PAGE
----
News & Events

Parliamentary Questions – 01 April 2014

Below are questions asked by TDs in Dáil Éireann, relating to Caranua

Compensation to survivors

Deputy Caoimhghín Ó Caoláin   asked the Minister for Education and Skills   his role in relation to the provision of supports and compensation to victims of institutional abuse; his plans to fulfil outstanding obligations; and if he will make a statement on the matter. [14009/14]

Minister for Education and Skills (Deputy Ruairí Quinn):   The Residential Institutions Redress Board provides compensation to those who suffered abuse as children in residential institutions. The independent Board makes awards in accordance with the framework set out in Towards Redress and Recovery, the report of the independent compensation advisory committee which advised on the appropriate levels of compensation. By the end of 2013, the Board had made 15,103 awards with an average award value of €62,496 and the largest being €300,500, resulting in an overall cost of the Redress Scheme of some €1.2 billion.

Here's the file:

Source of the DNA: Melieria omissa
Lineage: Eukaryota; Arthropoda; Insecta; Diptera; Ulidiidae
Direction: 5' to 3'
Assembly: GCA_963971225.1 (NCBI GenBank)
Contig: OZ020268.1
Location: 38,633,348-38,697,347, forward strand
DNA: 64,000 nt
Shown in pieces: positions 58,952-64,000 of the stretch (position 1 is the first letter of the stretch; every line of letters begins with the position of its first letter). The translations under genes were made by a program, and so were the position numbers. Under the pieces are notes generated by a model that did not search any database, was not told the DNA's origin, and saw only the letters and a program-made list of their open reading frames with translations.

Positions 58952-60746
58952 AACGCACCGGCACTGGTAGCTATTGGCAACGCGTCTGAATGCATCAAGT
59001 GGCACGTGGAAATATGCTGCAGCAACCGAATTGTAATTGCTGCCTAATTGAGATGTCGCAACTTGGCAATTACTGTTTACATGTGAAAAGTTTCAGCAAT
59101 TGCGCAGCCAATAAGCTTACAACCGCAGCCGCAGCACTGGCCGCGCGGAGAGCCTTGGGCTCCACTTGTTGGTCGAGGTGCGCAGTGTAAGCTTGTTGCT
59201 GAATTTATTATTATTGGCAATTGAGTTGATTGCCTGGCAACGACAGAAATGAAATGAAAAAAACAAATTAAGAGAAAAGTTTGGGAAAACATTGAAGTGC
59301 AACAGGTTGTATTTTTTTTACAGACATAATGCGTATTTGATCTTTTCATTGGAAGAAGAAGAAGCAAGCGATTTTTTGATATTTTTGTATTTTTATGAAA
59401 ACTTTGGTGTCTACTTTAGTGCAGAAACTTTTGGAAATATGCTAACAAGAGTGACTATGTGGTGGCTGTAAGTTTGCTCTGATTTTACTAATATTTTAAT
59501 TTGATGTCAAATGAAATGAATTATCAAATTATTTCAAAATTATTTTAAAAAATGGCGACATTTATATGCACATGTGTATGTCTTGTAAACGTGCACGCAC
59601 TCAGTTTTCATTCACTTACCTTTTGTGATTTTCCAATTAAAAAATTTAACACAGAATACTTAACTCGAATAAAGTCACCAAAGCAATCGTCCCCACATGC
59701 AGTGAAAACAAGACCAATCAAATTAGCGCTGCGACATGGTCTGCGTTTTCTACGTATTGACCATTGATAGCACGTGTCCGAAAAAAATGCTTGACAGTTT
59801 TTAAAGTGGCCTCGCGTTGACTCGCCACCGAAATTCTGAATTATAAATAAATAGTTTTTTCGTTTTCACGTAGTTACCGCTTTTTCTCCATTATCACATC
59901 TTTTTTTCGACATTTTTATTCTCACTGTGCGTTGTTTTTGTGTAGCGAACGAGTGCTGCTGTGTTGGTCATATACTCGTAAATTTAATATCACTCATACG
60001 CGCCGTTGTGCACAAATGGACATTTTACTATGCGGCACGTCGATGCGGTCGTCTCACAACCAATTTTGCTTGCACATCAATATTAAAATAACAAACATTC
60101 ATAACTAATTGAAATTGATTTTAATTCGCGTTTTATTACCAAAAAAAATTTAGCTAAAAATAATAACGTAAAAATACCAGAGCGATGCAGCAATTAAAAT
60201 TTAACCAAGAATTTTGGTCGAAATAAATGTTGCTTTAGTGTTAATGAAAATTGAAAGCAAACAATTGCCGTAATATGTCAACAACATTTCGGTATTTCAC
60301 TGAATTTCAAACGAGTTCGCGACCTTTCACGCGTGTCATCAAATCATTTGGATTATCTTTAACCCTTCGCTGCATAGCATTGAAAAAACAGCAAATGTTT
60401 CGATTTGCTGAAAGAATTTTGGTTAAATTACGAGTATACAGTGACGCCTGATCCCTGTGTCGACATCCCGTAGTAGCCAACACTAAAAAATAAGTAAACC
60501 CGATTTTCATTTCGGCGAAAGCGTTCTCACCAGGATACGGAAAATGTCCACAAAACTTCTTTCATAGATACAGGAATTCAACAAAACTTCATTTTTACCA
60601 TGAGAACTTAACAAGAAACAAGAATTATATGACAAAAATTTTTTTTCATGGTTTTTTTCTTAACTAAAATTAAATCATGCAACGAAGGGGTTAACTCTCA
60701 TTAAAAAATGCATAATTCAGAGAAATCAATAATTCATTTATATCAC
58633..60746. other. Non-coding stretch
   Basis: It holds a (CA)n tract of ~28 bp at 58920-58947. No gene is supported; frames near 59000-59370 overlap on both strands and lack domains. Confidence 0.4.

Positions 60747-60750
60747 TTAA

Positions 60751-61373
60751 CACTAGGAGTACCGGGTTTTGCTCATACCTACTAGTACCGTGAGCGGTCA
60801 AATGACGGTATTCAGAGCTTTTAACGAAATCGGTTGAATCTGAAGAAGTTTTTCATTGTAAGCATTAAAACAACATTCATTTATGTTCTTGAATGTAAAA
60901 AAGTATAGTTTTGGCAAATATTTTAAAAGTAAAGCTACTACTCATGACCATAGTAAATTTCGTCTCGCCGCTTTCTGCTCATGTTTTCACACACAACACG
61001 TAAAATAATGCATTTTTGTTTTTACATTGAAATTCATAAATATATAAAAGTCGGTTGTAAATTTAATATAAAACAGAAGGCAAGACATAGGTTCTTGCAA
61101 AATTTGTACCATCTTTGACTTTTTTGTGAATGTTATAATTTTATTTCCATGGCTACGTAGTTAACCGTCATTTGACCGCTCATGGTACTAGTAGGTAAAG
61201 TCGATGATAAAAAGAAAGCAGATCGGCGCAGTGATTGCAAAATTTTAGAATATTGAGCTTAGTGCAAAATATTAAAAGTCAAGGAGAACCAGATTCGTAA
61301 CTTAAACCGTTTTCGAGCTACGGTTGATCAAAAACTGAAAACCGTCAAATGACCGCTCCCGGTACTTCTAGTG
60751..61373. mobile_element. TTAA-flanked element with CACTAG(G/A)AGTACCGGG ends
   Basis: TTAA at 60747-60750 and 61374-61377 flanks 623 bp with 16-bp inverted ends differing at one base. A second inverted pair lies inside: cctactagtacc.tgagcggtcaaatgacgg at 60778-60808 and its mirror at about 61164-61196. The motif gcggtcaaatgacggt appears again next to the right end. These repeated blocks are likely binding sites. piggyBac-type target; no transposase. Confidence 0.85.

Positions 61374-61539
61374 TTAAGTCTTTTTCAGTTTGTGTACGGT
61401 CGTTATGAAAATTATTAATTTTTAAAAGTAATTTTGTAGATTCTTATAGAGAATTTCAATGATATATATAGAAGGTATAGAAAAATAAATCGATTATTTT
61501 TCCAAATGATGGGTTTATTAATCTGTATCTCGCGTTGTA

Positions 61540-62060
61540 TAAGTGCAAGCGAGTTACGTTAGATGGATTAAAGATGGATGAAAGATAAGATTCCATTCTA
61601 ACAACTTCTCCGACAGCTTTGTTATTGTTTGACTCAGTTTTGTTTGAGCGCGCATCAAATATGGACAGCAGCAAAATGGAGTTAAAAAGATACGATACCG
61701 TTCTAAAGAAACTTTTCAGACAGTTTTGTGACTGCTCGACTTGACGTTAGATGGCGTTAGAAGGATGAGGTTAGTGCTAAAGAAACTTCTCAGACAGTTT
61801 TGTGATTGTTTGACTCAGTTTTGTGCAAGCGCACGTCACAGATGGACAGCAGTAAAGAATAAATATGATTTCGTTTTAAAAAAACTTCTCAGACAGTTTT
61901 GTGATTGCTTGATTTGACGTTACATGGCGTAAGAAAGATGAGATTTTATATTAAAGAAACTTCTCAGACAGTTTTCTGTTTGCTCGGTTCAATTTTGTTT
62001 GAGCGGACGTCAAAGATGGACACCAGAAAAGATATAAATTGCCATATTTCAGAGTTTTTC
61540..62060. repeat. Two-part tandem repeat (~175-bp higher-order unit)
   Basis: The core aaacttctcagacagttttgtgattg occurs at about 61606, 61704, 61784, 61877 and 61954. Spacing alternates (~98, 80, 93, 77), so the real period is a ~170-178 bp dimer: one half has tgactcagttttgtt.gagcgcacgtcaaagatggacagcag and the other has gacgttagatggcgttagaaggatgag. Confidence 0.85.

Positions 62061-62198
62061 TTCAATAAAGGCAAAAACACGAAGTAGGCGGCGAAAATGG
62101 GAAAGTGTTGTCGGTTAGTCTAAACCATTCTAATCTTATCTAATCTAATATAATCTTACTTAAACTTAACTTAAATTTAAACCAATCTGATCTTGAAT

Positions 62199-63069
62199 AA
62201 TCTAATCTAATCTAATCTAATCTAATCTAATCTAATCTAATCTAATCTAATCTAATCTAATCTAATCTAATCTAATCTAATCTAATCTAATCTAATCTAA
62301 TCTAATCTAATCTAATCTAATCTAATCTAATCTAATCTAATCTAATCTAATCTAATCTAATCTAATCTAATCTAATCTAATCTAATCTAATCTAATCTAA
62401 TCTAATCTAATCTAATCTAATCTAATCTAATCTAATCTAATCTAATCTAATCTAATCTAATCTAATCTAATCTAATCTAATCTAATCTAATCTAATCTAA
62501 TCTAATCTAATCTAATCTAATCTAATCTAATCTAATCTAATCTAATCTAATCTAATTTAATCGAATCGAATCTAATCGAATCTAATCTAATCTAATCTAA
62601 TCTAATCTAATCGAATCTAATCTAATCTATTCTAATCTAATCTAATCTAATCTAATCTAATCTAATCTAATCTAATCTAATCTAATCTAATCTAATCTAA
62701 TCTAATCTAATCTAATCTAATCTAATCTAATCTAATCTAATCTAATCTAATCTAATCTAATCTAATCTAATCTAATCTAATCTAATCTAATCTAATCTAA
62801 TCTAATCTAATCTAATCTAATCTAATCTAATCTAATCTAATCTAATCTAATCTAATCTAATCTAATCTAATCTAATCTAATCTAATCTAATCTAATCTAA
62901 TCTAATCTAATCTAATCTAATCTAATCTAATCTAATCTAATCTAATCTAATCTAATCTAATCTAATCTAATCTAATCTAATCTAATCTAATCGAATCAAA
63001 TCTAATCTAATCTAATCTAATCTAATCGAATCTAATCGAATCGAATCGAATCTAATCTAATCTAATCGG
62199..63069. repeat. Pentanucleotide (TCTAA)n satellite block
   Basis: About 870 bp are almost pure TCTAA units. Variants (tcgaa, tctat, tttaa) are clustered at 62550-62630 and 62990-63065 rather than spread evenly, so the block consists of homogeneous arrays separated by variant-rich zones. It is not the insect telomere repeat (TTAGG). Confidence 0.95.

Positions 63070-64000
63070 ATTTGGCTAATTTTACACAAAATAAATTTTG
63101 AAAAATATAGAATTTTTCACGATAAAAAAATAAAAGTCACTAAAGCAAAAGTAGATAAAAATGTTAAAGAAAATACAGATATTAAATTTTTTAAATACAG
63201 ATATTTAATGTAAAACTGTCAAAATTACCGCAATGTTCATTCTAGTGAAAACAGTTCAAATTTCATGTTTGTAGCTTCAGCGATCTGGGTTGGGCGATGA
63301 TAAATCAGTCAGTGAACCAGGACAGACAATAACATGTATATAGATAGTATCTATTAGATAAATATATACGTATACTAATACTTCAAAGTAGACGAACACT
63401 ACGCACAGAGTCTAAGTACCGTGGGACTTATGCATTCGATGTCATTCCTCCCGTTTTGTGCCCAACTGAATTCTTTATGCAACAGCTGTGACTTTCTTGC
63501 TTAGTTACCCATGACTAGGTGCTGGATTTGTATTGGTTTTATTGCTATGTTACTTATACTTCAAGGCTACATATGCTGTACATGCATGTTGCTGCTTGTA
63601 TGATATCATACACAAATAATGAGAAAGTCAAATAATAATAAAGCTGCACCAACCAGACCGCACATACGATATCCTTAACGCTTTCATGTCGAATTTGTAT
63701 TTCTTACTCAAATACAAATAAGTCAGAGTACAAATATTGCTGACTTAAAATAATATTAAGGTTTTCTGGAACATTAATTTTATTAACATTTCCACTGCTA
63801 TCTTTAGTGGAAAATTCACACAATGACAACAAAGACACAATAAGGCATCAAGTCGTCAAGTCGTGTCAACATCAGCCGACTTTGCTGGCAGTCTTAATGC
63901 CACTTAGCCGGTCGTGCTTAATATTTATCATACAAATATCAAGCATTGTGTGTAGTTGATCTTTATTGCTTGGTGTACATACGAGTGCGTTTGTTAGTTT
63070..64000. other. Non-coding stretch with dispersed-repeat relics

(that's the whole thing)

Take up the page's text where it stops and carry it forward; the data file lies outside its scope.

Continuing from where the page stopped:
These arrangements have provided survivors of institutional child abuse with a mechanism by which they could obtain fair and reasonable financial compensation for abuses suffered, without the necessity to pursue long and often traumatic cases via the court system.

Conscious that many survivors continue to suffer the effects of the abuse suffered as children and in keeping with the unanimous Dáil motion, the Government agreed to establish the Residential Institutions Statutory Fund to utilise the €110 million cash contributions, pledged by the congregations, to support the needs of survivors. Supports across a range of services, including mental health services, health and personal social services, education and housing services will be available. The Fund, which uses the service name Caranua, published its criteria and guidelines and commenced accepting applications in January of this year. Further information regarding Caranua’s services is available on its website

My Department continues to fund the Origins Family Tracing Service operated by Barnardos for former residents wishing to trace family members with whom they have lost contact. Survivors can also avail of the National Counselling Service operated by the Health Service Executive which offers counselling and psychotherapy services to those who have experienced trauma and abuse in childhood with priority given to survivors of institutional abuse.